"She was at the United Nations ages ago, before it was even fashionable," said the South African singer Yvonne Chaka Chaka of Miriam Makeba, who died Nov. 10 at 76. The first African woman to win a Grammy, Makeba, known affectionately as "Mama Africa," traveled to New York City in 1963. She appeared before the U.N.'s special committee on apartheid to plead for intervention in South Africa. Her nation repaid Makeba by exiling her until 1990, when President Nelson Mandela personally asked her to return.
Though much of Makeba's influence resulted from her political involvement and her topical lyrics, she shied away from the term political singer. Makeba said in an interview, "I was singing about my life, and in South Africa we always sang about what was happening to us--especially the things that hurt us."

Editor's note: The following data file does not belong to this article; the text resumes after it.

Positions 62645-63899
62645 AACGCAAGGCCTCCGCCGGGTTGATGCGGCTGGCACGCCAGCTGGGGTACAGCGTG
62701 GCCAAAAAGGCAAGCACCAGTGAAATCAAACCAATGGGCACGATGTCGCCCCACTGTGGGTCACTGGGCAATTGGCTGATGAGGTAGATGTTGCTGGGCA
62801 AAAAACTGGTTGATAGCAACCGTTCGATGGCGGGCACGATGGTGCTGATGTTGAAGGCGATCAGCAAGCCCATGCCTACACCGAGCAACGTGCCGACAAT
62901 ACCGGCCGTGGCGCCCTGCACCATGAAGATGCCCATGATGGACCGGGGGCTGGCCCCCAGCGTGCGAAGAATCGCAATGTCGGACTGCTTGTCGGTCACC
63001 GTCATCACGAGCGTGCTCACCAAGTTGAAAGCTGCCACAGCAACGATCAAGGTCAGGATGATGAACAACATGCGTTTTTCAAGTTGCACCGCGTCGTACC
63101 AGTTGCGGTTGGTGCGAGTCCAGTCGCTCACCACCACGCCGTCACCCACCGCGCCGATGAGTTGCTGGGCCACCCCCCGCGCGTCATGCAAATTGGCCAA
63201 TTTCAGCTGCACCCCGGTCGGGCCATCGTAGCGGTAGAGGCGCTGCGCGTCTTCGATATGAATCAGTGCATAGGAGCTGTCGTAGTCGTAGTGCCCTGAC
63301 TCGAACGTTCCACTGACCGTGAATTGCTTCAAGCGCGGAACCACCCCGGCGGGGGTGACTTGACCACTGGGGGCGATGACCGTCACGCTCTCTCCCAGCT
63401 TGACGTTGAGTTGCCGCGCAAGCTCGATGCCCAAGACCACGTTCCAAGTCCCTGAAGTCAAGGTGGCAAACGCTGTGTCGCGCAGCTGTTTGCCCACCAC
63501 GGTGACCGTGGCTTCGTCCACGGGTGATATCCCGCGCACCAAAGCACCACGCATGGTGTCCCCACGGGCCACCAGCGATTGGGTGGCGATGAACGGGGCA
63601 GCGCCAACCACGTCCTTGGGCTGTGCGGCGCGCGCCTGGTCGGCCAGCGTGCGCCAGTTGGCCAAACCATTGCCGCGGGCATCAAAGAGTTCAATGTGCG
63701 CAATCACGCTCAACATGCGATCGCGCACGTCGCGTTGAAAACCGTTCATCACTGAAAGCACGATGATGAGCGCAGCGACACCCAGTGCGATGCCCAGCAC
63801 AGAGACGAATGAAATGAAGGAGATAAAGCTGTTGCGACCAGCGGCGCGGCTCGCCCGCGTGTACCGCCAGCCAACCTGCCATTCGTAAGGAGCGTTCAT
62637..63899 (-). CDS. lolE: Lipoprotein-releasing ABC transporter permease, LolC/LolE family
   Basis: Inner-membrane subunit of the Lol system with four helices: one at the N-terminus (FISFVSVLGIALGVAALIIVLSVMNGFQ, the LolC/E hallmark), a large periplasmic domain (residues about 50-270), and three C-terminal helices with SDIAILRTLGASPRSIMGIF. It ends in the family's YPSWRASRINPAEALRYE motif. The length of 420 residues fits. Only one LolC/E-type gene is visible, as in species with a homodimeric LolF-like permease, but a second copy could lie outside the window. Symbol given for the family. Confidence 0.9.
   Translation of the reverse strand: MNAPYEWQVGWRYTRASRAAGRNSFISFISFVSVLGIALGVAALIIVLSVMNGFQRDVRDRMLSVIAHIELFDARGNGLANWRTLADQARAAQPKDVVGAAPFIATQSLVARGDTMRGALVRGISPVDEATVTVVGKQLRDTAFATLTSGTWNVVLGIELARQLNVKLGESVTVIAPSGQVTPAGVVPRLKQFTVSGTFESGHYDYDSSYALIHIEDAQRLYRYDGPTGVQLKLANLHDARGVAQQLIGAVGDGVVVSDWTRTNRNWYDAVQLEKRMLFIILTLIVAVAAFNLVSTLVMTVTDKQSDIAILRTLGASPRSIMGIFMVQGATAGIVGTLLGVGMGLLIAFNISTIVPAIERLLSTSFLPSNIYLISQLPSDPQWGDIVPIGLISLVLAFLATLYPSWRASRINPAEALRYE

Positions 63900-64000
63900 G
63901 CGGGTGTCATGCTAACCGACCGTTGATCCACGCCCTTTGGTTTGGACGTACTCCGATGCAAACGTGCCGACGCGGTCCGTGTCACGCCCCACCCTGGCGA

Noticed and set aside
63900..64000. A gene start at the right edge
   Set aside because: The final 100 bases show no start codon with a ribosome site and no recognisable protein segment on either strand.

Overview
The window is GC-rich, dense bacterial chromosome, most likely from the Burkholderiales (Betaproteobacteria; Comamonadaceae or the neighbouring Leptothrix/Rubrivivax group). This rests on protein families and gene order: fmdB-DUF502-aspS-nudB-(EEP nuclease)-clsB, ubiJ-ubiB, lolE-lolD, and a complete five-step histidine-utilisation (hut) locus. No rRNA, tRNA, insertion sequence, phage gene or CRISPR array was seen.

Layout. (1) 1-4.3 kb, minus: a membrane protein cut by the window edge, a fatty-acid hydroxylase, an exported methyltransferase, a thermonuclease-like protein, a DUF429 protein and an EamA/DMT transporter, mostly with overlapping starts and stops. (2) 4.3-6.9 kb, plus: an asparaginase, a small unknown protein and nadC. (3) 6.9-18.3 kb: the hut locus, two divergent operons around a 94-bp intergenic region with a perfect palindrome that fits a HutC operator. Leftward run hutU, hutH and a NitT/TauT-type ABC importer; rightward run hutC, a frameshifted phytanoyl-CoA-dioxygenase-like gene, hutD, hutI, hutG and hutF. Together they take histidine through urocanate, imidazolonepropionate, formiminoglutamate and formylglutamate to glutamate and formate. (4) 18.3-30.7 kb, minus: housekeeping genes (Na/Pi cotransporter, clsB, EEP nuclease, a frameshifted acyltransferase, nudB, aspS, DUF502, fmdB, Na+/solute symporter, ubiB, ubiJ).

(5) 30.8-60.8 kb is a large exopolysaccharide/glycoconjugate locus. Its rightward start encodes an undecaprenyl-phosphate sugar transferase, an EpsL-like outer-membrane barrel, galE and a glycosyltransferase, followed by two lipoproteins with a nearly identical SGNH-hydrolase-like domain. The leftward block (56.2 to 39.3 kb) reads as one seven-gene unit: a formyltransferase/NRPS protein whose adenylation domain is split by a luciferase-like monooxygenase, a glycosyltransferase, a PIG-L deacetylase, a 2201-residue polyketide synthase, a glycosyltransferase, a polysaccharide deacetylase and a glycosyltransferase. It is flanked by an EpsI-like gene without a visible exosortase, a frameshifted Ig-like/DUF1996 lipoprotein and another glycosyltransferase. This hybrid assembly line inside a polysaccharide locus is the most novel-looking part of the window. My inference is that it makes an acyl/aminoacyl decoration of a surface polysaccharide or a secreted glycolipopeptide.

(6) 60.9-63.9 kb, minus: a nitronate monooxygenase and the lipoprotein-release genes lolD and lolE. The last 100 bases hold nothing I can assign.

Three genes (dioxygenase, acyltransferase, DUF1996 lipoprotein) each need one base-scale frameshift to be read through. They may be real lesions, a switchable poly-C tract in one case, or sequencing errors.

While she cared deeply about South Africa and about her role in its struggle for equality, she was also a fundamentally blithe spirit who would cook grand feasts for her friends and sing lyrics like "Pata Pata is the name of a dance we do down Johannesburg way."
Makeba--who often said she would perform until the last day of her life--spent her final moments onstage near Naples, Italy, singing those very words: "Pata Pata is the name of a dance we do ..."